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Do American Films (even "Fahrenheit 9/11") Reinforce the Establishment?

by Anthony Kaufman
July 18, 2011 12:41 PM
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Okay, so it's not news to me, but it might be for those who don't see the reactionary politics of the majority of films that come out of Hollywood.

According to a new book "American Politics in Hollywood," by Ian Scott from The University of Manchester, Hollywood films are "at heart patriotic and reinforce establishment principles and values," according to a press release.

British films, on the other hand, argues Scott, are rarely subject to the same commercial pressures as Hollywood, resulting in a gritty realism that is more likely to question the role of authority. (See Ken Loach, In the Loop, Traffik)

“Political movies are extremely influential in culture, generally tackling controversial subjects like the Kennedy shooting in 'JFK' or the Munich Olympics disaster in Spielberg’s 'Munich,' or the aftermath of 9/11 in Moore's 'Fahrenheit 9/11,'" he said. “But not in the way you might think: rather than being an expose of a corrupt system, they actually almost always underscore that system."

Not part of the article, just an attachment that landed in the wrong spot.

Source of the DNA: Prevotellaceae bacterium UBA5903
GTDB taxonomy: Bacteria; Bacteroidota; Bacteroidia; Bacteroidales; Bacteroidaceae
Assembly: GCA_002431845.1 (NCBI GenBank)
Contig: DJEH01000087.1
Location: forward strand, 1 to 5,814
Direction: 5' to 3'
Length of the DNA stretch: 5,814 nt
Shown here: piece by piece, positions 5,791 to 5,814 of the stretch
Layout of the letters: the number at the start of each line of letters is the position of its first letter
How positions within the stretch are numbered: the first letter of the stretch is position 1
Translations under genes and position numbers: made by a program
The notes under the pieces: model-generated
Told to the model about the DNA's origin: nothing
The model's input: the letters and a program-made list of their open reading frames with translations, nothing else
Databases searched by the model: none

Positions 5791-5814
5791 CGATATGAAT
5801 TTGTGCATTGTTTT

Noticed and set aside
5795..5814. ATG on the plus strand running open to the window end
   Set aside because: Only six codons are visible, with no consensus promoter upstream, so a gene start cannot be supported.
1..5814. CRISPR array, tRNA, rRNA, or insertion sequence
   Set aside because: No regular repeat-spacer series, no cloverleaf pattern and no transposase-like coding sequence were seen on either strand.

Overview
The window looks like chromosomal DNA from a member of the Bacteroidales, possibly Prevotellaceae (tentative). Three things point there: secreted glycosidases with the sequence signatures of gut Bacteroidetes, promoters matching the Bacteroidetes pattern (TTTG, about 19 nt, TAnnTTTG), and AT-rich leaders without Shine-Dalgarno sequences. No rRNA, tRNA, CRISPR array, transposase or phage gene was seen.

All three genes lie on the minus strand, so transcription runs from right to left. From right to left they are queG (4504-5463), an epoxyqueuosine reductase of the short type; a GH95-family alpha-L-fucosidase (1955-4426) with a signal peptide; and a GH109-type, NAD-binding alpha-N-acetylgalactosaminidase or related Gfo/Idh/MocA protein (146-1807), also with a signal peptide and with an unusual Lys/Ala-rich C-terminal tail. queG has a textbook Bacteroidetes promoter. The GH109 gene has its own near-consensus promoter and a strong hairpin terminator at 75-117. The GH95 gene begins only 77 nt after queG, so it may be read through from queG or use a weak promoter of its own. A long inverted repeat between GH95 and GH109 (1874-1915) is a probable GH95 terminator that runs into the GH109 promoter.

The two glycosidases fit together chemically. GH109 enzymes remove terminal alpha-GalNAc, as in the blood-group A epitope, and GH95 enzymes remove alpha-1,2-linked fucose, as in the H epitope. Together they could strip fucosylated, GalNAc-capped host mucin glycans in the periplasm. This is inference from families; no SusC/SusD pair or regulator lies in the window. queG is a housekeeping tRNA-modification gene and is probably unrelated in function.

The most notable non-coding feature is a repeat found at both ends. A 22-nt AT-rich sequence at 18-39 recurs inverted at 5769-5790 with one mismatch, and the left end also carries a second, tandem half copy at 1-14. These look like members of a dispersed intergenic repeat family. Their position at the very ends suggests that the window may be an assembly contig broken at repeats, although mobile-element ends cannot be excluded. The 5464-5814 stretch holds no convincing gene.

“You can’t lump all political movies together," he added. "But though achieved by alternate methods, the net result is usually the same: an endorsement of the values, beliefs and identity that has been so important to the United States throughout its history."

But here's the kicker: Scott argues even "anti-establishment" films such as "Fahrenheit 9/11" go with the status quo: “Indeed the makers of films like 'The Manchurian Candidate,' 'All the Presidents Men' and 'Fahrenheit 9/11' will wear establishment criticism as a badge of honor even when in reality, these remarkable and hard-hitting pictures actually reinforce the establishment.”

Do I buy it? Not sure. I guess I'll have to get the book.

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